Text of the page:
As mentioned in the blog post, my main issues are crashing on large files and commits. While Unity itself doesn’t generate super-large files (I think the worst I’ve got was a 2MB scene file), there are a lot of images and sound files I deal with that inflates that number. It’s not uncommon for me to make commits of 600 new files, most of them small images around 0.3 MB. I’ve seen Fossil crash multiple times when making these commits, enough so for me to quit. If there’s a way to get around that, that would be all sorts of wonderful in my book.

  2. RonW says:

    You’re welcome.

    There has been some discussion on making Fossil scale better. Primary areas raised so far are recovery from interrupted pull/push/sync/clone operations and supporting “partial history” clones. That is, a clone operation could request a subset of branches and/or limited date range so that the user will have only whats really needed to look at what she/he is interested in.

    Maybe this will help. I don’t know about the crashing. Possibly there is a bug in how Fossil rolls back an interrupted operation.

    • Taro Omiya says:

      It’s been a while since I’ve used Fossil, so who knows. Maybe it’s already fixed.

      Anyway, to provide more details on the issue, here’s what I typically see on a Windows 7 Powershell:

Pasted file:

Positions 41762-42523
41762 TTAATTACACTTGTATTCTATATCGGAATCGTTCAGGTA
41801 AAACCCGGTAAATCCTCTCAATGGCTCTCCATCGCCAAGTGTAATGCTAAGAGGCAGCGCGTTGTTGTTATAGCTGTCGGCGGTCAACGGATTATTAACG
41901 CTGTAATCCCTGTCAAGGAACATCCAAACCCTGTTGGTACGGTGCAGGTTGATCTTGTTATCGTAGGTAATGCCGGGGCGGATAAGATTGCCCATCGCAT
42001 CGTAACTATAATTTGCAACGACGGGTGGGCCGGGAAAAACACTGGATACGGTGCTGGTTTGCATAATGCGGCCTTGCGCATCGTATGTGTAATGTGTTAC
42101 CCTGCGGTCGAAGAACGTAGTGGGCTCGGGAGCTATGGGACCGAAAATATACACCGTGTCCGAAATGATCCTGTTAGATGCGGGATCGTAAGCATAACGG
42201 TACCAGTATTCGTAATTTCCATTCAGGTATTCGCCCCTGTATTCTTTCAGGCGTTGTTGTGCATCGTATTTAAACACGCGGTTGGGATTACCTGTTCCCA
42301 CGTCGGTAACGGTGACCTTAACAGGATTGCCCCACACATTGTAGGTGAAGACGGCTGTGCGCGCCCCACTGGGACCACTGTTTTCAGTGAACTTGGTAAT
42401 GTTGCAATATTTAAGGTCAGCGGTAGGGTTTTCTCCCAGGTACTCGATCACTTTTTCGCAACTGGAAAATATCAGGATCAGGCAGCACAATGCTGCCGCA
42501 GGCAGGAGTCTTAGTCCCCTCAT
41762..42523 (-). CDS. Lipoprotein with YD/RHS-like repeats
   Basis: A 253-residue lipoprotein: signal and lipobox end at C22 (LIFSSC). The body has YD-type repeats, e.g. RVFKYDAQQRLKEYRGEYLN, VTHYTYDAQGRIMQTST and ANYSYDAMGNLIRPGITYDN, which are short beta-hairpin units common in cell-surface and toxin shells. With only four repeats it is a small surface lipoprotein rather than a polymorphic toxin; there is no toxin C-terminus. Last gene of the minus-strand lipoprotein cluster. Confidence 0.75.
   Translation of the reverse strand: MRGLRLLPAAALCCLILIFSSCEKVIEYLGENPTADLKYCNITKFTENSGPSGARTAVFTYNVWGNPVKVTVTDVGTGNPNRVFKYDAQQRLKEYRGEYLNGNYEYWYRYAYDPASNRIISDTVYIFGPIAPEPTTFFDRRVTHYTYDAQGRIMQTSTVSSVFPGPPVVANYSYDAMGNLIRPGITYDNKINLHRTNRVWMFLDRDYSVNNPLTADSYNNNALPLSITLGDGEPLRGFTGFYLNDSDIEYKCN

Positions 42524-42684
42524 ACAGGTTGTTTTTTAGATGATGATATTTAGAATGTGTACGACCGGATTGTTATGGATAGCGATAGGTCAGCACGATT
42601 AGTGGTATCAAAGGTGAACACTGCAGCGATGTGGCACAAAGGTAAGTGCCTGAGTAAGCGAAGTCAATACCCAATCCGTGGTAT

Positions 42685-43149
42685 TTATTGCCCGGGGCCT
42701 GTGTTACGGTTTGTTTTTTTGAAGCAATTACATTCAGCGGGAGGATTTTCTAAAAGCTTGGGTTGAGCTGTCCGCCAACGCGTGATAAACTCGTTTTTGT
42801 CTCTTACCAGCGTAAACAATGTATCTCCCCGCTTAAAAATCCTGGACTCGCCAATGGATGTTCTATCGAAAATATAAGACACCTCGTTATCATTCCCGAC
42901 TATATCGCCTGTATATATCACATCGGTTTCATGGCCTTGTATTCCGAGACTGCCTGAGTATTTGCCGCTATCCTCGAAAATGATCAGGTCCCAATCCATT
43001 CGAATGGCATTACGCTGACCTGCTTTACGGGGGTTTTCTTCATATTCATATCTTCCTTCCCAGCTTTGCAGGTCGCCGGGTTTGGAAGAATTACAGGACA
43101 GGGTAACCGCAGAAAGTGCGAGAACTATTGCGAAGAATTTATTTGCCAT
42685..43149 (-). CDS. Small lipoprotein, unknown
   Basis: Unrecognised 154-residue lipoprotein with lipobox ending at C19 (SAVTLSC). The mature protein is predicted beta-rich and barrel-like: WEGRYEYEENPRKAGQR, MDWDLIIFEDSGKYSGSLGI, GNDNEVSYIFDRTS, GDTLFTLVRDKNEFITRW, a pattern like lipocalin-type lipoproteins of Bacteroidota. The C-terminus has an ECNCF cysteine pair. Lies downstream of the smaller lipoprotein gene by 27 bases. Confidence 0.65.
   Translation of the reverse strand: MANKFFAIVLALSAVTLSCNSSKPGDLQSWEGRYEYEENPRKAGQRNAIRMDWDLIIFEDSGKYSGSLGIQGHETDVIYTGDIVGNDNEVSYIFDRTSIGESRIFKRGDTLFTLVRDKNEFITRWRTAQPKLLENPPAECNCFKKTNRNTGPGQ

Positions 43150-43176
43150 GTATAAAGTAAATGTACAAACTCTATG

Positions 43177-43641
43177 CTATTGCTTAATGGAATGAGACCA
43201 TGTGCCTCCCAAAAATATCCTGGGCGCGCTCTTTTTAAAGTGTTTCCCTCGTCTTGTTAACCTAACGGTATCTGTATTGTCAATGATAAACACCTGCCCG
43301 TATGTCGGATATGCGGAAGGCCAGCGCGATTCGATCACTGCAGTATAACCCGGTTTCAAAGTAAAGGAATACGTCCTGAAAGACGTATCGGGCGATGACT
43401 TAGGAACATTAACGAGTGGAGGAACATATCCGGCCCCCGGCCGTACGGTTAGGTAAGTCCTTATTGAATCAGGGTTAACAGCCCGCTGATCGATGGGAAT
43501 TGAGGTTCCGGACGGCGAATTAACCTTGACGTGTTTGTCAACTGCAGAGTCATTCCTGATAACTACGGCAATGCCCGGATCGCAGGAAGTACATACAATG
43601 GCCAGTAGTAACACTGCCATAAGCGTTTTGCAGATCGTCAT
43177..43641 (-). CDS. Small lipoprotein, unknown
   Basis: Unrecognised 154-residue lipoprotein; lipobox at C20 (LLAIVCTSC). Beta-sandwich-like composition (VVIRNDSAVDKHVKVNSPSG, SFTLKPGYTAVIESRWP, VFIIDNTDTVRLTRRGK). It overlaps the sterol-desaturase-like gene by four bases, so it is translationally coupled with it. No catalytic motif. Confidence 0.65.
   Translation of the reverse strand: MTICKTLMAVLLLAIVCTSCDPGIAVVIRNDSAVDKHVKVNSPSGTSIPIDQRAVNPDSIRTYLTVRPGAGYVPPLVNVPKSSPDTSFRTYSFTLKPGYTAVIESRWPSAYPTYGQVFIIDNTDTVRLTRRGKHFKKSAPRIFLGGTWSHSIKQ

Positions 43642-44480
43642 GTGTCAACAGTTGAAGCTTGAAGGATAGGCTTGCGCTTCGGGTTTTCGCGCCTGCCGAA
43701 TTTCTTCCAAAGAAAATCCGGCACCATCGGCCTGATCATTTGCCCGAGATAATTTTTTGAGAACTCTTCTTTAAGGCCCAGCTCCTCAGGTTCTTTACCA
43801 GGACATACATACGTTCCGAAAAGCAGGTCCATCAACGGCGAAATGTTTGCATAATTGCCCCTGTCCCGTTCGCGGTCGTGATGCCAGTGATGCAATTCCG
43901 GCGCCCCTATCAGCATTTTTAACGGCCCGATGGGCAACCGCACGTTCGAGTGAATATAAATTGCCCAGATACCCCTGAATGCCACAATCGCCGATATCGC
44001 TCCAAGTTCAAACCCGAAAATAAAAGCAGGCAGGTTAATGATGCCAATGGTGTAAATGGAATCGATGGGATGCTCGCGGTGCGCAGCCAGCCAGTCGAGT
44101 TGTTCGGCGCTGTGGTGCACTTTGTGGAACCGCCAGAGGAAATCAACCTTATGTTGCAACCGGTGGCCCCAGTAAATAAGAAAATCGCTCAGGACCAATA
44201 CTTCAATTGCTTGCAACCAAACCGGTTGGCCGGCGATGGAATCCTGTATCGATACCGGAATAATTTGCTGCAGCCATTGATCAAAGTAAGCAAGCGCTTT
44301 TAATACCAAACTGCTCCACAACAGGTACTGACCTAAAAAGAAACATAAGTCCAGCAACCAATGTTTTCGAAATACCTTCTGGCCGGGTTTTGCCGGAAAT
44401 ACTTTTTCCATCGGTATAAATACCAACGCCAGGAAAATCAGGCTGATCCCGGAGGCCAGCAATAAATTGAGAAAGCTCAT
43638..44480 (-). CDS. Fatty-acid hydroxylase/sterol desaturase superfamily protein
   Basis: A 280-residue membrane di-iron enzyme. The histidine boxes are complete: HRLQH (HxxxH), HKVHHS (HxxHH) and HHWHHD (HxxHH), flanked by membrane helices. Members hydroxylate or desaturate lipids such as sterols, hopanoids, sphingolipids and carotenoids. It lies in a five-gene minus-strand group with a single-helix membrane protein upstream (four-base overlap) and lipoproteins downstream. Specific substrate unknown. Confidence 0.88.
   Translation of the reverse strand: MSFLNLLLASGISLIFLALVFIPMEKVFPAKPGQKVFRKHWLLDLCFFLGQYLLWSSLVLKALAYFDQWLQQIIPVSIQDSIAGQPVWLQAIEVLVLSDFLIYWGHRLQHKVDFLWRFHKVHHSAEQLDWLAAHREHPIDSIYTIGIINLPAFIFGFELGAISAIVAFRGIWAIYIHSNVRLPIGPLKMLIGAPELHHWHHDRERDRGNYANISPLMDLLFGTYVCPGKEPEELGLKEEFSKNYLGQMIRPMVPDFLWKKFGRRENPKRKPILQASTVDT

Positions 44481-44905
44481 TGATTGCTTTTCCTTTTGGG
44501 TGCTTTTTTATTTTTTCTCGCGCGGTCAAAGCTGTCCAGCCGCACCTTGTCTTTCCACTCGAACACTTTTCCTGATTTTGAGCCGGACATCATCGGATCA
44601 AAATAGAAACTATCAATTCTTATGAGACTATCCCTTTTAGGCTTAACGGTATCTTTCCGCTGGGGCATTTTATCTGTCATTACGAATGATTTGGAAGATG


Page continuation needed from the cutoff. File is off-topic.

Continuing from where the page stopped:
1) Import a package in Unity.
      2) Call “fossil addremove” on the project to add all 200+ files.
      3) Call ‘fossil commit -m “importing stuff.”‘ on the project to commit.
      4) Wait for a while. If memory serves correct, it hangs for a few minutes.
      5) If memory serves correct (it’s fuzzy here), the console throws a bunch of errors.

      I’ll try to see if I can replicate this behavior with the latest version of Fossil. If not, I may jump back to it on my next project!

  3. RonW says:

    Re: “open source” vs “corporate” default settings

    I just remembered 2 things that partially mitigate the absence of this:

    1. “fossil new” has a “–template” option to obtain settings from. It claims to require a path to the repo file.

    2. “fossil config” has “export”, “import”, “merge” and other commands to save/load settings to/from a file or even another Fossil server.